I think orange peel, and orange juice and orange frosting is just fine. If you are going to be orange, be really orange. I wonder what this would taste like in an all or half whole wheat bread. The little white whole wheat flour in the Orange Hot Cross buns seem to have no affect on the flavor or texture.

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Here are some more pictures showing the sponge, the dough and various stages of baking.
http://i1044.photobucket.com/albums/b442/skeptic7_photos/P4100028.jpg

http://i1044.photobucket.com/albums/b442/skeptic7_photos/P4100029.jpg

little tiny buns ready to proof over night.
http://i1044.photobucket.com/albums/b442/skeptic7_photos/P4100030.jpg
http://i1044.photobucket.com/albums/b442/skeptic7_photos/P4110031.jpg
http://i1044.photobucket.com/albums/b442/skeptic7_photos/P4110032.jpg
http://i1044.photobucket.com/albums/b442/skeptic7_photos/P4110033.jpg
 
 
11 April 2011 @ 12:19 am
By taking a bit of time here and a little bit of time there and allowing a long slow rise I managed to get the orange hot cross buns done today.
I had doubts about dissolving the yeast in the orange juice since I was afraid that the yeast would be overwhelmed by the sugar. I started out with 1 teaspoon of yeast in 1/4 cup orange juice. If the yeast had failed to bubble I would have started again with plain warm water. The yeast bubbled quite nicely and I mixed the rest of the orange juice into the yeast, and then 2 cups white whole wheat flour to make a soft sponge. I have a picture of an astonishingly orange sponge.
All my bread recipes are transformed into sponge type recipe if they aren't that way to start with. The book that started me using sponges for breads was From A Baker's Kitchen By Gail Sher. Other books dealing with that subject are The Laurel's Kitchen Bread Book by Laurel Robertson and Carol Flinders and Godfrey Bronwen, and the King Arthur Flour 200th Anniversary Cookbook by Brinna Sands.
The dough turned out amazingly orange and disgustingly sticky. The orange zest was all the thin orange layer of a navel orange. The rest of the orange was very tasty and made a nice post lunch snack. Maybe next time I'll try cutting up the whole orange peel into very small pieces. Why do recipes just ask for the zest instead of the whole peel?
Done isn't quite the right word. 32 little tiny buns are sitting on a 1/2 sheet pan in my proofing box. It can rise overnight and be baked tomorrow.
This only made 3 lbs of dough as oppose to recipes using 8 lbs of flour that normally make 4 1/2 lbs or so.
The recipe said to make 22 buns which is a strange number, it would be easier to divide the dough into 24 pieces. My scale is analog and the measurements are in 2 ounce divisions, so I normally start by cutting the dough into halves and then fourths and eighths. After that last stage I could dived the last part into thirds for 24 but how does anyone get 22.
 
 
08 April 2011 @ 08:34 am
I have decided to get away from my old recipes and try something different. I found a recipe on the web that calls for orange juice as the liquid and has fresh orange zest but no candied orange peel.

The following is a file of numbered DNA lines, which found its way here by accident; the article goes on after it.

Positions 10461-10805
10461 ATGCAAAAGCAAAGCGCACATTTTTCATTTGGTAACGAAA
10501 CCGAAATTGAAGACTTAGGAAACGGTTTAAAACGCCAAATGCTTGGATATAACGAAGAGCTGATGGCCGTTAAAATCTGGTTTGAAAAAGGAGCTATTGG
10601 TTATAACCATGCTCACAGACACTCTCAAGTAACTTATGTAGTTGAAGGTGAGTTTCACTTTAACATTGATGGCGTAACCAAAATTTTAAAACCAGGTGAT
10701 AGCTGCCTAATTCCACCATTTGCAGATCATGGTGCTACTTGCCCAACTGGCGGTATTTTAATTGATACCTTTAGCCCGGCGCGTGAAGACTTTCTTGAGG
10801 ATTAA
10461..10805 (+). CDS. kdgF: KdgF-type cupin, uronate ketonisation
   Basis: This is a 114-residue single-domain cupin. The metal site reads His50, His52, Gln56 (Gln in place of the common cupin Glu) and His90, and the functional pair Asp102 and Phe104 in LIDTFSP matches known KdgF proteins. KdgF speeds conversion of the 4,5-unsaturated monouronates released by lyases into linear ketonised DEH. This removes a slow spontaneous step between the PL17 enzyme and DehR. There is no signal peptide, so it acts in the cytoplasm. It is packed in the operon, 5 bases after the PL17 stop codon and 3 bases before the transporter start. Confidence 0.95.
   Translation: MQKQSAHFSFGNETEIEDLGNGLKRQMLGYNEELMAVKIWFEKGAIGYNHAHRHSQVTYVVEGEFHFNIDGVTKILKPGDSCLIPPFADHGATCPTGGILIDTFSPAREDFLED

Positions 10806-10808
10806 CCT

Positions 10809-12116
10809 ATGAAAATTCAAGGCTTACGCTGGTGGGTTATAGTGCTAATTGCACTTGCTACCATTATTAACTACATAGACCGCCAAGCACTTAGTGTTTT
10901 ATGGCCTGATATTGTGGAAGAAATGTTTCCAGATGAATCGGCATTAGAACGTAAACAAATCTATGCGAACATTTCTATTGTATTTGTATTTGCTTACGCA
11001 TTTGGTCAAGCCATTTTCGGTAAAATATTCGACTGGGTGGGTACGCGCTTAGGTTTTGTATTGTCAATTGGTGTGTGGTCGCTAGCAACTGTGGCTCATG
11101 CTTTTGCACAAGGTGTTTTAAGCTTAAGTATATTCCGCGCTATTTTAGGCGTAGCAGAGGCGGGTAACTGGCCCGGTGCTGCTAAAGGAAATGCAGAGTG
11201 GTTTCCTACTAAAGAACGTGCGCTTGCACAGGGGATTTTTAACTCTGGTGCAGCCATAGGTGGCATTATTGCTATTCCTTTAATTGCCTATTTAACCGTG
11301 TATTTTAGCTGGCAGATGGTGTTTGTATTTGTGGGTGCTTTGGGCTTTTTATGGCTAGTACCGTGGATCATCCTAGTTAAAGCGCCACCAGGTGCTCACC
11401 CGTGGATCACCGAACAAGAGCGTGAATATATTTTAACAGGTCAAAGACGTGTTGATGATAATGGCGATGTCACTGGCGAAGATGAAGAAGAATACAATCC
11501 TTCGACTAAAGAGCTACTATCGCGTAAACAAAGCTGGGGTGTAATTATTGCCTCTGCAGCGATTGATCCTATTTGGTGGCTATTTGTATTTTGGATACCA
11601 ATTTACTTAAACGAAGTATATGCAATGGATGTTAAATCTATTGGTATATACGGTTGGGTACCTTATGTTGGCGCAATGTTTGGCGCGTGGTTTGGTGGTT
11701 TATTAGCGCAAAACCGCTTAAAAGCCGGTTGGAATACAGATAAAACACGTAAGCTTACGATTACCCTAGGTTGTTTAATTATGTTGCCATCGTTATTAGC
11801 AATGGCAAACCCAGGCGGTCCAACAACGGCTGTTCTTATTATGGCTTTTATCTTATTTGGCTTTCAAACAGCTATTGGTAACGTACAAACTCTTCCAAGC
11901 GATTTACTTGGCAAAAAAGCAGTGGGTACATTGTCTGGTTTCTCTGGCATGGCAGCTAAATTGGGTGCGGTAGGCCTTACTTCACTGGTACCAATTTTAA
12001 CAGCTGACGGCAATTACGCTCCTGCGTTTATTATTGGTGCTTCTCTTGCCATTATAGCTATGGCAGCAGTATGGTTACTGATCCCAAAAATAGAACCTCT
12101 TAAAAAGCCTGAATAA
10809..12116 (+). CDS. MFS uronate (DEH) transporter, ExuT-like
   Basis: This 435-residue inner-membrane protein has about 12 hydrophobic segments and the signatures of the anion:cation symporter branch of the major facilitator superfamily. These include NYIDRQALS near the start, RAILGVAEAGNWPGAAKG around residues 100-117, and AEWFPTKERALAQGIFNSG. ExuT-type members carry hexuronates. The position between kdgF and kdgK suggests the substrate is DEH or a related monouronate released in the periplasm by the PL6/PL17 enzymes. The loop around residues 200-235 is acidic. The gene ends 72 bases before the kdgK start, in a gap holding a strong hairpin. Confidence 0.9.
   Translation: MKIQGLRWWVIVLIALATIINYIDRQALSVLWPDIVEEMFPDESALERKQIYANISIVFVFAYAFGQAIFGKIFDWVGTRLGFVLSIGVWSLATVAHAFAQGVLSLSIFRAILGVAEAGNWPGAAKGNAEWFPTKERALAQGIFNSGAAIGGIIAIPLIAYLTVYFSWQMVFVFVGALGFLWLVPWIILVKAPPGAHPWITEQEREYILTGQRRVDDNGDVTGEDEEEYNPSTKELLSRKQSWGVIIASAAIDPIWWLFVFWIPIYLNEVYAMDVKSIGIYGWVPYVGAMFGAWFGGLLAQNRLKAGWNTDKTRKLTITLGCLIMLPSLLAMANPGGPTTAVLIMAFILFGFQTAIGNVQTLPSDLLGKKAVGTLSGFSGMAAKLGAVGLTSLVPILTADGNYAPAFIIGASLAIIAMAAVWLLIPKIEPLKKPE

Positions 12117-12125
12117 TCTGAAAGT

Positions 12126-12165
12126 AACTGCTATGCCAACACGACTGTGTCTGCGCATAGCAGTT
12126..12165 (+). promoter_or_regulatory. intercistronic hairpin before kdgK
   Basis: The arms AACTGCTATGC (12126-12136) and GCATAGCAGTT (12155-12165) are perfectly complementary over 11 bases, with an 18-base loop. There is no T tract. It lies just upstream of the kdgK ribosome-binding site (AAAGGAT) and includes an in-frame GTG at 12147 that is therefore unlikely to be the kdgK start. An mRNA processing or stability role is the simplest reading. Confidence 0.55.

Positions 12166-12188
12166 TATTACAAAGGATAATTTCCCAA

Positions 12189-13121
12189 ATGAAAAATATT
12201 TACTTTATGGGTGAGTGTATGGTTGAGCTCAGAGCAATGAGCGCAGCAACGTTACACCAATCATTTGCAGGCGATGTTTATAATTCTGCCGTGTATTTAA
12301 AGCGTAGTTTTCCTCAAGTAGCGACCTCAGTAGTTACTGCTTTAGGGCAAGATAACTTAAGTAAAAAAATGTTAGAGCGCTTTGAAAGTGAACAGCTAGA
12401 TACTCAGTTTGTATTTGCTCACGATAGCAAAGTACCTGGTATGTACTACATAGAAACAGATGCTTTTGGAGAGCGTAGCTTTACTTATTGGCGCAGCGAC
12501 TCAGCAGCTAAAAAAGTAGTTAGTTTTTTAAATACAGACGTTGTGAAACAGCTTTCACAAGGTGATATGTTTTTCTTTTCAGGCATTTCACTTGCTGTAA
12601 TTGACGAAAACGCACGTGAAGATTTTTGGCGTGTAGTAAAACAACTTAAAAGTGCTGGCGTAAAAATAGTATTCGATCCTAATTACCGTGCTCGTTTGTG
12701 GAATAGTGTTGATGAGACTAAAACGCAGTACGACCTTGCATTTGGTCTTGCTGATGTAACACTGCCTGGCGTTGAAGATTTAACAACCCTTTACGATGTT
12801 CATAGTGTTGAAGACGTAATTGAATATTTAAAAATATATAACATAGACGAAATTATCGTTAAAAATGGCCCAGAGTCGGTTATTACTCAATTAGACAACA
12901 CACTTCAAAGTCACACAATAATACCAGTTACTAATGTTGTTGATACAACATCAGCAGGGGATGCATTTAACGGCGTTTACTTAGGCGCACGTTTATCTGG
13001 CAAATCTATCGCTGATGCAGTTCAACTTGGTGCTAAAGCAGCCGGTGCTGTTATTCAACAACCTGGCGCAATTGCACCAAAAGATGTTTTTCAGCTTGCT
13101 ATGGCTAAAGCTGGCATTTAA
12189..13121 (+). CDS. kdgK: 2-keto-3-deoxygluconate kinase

The recipe is from Taste of Home and can be found here.

http://www.tasteofhome.com/recipes/Orange-Hot-Cross-Buns

It was recommended in another blog with a much prettier picture here

http://ohboykarencooks.blogspot.com/2010/04/orange-hot-cross-buns.html

This recipe has proportionally a lot of eggs and butter so should be fairly rich. I'll probably do a quick sponge and reduce the amount of yeast. Its a new recipe so I won't fiddle too much with it, but I wonder what it would be like as a whole wheat bread.

Now all I have to do is find the time to make it. This is going to be a busy weekend.
 
 
03 April 2011 @ 06:24 pm
Currently I am trying the Hot Cross Bun recipe from the King Arthur Flour 200 year Anniversary Cookbook.
I am not feeling so happy about this one. I used Regular Whole Wheat flour when I was planning to use White Whole Wheat flour, I forgot the dried milk, I left the dough in the refrigerator all day yesterday because I was too busy to bother with it. The dough became very sticky as I kneaded in the butter, and its not a very large recipe. I made 28 rather small rolls. The dough takes it color from the brown sugar which looks odd for a white flour recipe.

10:00 pm the buns had risen and were showing gas bubbles on top, so I baked them. Now that its risen the Hot Cross Buns don't look so tiny.

Pictures from the next day.
hot cross 2011

http://i1044.photobucket.com/albums/b442/skeptic7_photos/P4040026.jpg

http://i1044.photobucket.com/albums/b442/skeptic7_photos/P4030025.jpg


I did discover the Diabetic Special Hot Cross Bun recipe is quite tasty with Lemon Curd if you are not diabetic.
 
 
02 April 2011 @ 12:10 am
This seems to be my day for stupid baking mistakes. I put regular dried milk in the Diabetic friendly hot cross buns instead of the special Baker's dried milk. Then on a batch of normal sugar and fruit Hot Cross buns I left out the dried milk entirely instead of adding to the sponge at the same time as the sugar and spices and the initial portion of flour. Milk is suppose to make the dough rise higher and keep longer.